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Where to start with sound design?


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#1 Rob Thomson

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Posted 25 November 2011 - 05:00 AM

Hello, I'm Rob, this is my first post here and I'm a total newb.

I've just become the proud owner of a DSLR, and I made a film using only a green screen. I've become very familiar with After Effects over the past few weeks and I've completed all the visual effects, however, I've absolutely no idea where to start when it comes to sound design.

The scenes take place in many different locations and I need to know how to manipulate the audio recordings of the actors and sound effects to sell the illusion they're in all these different locations. (e.g. In a church hall, in a tiny cupboard, over the telephone etc etc).

I have audacity, but can't for the life of me find a guide or tutorial that gives such specific advice.

I have a mac and would be able to afford, within reason, a program that does what I need it to do, if anyone has any idea on what I need, that would be very helpful indeed!

Or if audacity is a satisfactory program for the job, do such guides exist?

If you can help on this issue, I'd be very appreciative.

Thanks in advance!
Rob.
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#2 Brian Drysdale

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Posted 25 November 2011 - 11:59 AM

Any program that allows you to lay sound in separate tracks and allows you to keep each track in sync with the images will do the job. The sound tracks found on most higher end NLE program will do the business of track laying, rather than needing a separate piece of software. For sound design you need to break up the sound into into elements, each on a separate track so that you can adjust the levels etc and produce the final mix.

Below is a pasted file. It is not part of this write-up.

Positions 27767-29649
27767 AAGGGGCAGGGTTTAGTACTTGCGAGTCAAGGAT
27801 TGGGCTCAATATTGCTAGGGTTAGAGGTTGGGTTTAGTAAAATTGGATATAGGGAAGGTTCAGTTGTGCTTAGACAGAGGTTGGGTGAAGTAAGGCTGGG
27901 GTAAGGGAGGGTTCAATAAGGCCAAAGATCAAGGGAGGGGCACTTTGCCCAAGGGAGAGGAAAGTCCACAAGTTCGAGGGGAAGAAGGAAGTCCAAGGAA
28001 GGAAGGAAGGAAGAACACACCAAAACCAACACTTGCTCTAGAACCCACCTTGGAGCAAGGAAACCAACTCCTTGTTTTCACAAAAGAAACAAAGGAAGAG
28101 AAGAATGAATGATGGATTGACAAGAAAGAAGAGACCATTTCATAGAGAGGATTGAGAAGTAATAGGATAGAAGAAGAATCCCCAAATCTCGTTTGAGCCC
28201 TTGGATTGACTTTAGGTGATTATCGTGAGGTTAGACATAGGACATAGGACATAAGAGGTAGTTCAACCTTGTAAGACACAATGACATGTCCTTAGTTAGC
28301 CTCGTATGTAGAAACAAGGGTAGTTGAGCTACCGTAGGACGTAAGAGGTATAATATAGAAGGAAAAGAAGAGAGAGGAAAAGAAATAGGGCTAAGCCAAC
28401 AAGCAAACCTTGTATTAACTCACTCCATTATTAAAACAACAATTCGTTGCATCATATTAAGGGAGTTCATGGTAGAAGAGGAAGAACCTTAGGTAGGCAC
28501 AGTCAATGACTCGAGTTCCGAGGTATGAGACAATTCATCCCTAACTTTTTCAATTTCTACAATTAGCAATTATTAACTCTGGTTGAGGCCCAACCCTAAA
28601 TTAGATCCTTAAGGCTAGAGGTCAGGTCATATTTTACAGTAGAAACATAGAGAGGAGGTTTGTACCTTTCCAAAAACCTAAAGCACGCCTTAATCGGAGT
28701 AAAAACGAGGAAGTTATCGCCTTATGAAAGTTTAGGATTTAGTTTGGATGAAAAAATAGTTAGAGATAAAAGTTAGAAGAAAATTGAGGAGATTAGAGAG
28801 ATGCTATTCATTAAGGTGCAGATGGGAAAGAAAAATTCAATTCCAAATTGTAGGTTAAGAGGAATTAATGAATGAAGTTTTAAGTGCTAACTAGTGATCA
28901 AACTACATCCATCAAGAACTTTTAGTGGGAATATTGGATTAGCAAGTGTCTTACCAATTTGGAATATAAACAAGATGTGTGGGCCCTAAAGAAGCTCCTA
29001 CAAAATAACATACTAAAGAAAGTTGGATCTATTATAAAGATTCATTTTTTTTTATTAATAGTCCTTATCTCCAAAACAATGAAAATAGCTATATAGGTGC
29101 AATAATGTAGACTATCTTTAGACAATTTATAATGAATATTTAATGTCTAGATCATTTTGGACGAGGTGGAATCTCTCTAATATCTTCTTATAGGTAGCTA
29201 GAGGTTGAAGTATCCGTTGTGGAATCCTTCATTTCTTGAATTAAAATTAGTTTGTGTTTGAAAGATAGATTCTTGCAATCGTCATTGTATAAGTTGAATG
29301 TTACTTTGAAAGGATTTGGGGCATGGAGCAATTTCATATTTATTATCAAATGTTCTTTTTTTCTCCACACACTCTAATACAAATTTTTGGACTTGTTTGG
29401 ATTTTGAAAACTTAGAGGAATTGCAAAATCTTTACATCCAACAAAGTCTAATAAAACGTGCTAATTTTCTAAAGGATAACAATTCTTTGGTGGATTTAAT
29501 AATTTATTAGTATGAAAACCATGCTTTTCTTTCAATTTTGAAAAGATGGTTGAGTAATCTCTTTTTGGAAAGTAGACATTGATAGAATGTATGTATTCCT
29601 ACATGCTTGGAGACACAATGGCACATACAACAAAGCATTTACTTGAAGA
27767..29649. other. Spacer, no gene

There are a number of books available on the subject of designing sound tracks for films. I should add that the process can be just as complex as photographing the film and it's more complicated than a single tutorial. Here's a book that may be useful: http://www.amazon.co...22240274&sr=1-1
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#3 Hal Smith

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Posted 26 November 2011 - 03:27 PM

You've mentioned three acoustic environments (large hall, cupboard, telephone). To a first approximation, the large hall could be emulated with long decay reverberation and a bit of frequency boost at the high and low ends, the cupboard with a little, very short reverb and possibly a bit of frequency boost in midrange, and the telephone could be a processing preset or filter it to between 300Hz and 2.4kHz, add a bit of distortion, and possibly just a little short reverb. Any good sound production software like Sound Forge will have all the effects you need.
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#4 Rob Thomson

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Posted 28 November 2011 - 06:56 AM

You've mentioned three acoustic environments (large hall, cupboard, telephone). To a first approximation, the large hall could be emulated with long decay reverberation and a bit of frequency boost at the high and low ends, the cupboard with a little, very short reverb and possibly a bit of frequency boost in midrange, and the telephone could be a processing preset or filter it to between 300Hz and 2.4kHz, add a bit of distortion, and possibly just a little short reverb. Any good sound production software like Sound Forge will have all the effects you need.


Is there a mac equivalent to Sound Forge?
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#5 Hal Smith

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Posted 28 November 2011 - 10:51 AM

Is there a mac equivalent to Sound Forge?

I really can't help you with that question. For better or for worse, I'm 100% a Windows guy. I have read that Audacity, a free program, is useful in the Mac world.
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